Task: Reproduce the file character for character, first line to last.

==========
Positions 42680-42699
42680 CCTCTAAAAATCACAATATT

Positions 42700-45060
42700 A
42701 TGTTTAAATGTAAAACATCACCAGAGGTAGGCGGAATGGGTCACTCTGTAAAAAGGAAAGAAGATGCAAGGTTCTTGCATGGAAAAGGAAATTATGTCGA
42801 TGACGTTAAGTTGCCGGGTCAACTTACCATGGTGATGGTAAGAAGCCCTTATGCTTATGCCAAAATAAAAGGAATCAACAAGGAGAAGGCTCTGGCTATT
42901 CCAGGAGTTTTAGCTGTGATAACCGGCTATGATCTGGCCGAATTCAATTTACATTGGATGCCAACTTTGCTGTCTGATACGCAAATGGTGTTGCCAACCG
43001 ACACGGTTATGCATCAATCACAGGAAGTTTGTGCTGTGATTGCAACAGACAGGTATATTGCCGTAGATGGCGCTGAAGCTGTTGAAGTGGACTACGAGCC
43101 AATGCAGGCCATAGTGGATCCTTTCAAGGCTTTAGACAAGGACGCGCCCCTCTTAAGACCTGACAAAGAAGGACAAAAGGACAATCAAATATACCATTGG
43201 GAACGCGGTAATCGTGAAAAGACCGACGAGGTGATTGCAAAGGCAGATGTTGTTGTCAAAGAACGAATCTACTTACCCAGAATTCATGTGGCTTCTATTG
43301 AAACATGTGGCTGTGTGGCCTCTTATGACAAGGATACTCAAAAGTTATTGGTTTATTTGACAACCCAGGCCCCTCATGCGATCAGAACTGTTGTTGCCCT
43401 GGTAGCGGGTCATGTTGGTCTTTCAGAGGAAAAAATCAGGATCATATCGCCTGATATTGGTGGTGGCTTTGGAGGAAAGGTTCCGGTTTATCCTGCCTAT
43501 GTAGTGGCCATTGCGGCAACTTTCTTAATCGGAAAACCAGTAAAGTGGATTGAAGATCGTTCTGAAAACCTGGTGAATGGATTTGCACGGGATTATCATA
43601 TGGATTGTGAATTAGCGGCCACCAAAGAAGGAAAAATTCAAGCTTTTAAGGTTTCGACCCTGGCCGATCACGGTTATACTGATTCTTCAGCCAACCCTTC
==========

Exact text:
Positions 42680-42699
42680 CCTCTAAAAATCACAATATT

Positions 42700-45060
42700 A
42701 TGTTTAAATGTAAAACATCACCAGAGGTAGGCGGAATGGGTCACTCTGTAAAAAGGAAAGAAGATGCAAGGTTCTTGCATGGAAAAGGAAATTATGTCGA
42801 TGACGTTAAGTTGCCGGGTCAACTTACCATGGTGATGGTAAGAAGCCCTTATGCTTATGCCAAAATAAAAGGAATCAACAAGGAGAAGGCTCTGGCTATT
42901 CCAGGAGTTTTAGCTGTGATAACCGGCTATGATCTGGCCGAATTCAATTTACATTGGATGCCAACTTTGCTGTCTGATACGCAAATGGTGTTGCCAACCG
43001 ACACGGTTATGCATCAATCACAGGAAGTTTGTGCTGTGATTGCAACAGACAGGTATATTGCCGTAGATGGCGCTGAAGCTGTTGAAGTGGACTACGAGCC
43101 AATGCAGGCCATAGTGGATCCTTTCAAGGCTTTAGACAAGGACGCGCCCCTCTTAAGACCTGACAAAGAAGGACAAAAGGACAATCAAATATACCATTGG
43201 GAACGCGGTAATCGTGAAAAGACCGACGAGGTGATTGCAAAGGCAGATGTTGTTGTCAAAGAACGAATCTACTTACCCAGAATTCATGTGGCTTCTATTG
43301 AAACATGTGGCTGTGTGGCCTCTTATGACAAGGATACTCAAAAGTTATTGGTTTATTTGACAACCCAGGCCCCTCATGCGATCAGAACTGTTGTTGCCCT
43401 GGTAGCGGGTCATGTTGGTCTTTCAGAGGAAAAAATCAGGATCATATCGCCTGATATTGGTGGTGGCTTTGGAGGAAAGGTTCCGGTTTATCCTGCCTAT
43501 GTAGTGGCCATTGCGGCAACTTTCTTAATCGGAAAACCAGTAAAGTGGATTGAAGATCGTTCTGAAAACCTGGTGAATGGATTTGCACGGGATTATCATA
43601 TGGATTGTGAATTAGCGGCCACCAAAGAAGGAAAAATTCAAGCTTTTAAGGTTTCGACCCTGGCCGATCACGGTTATACTGATTCTTCAGCCAACCCTTC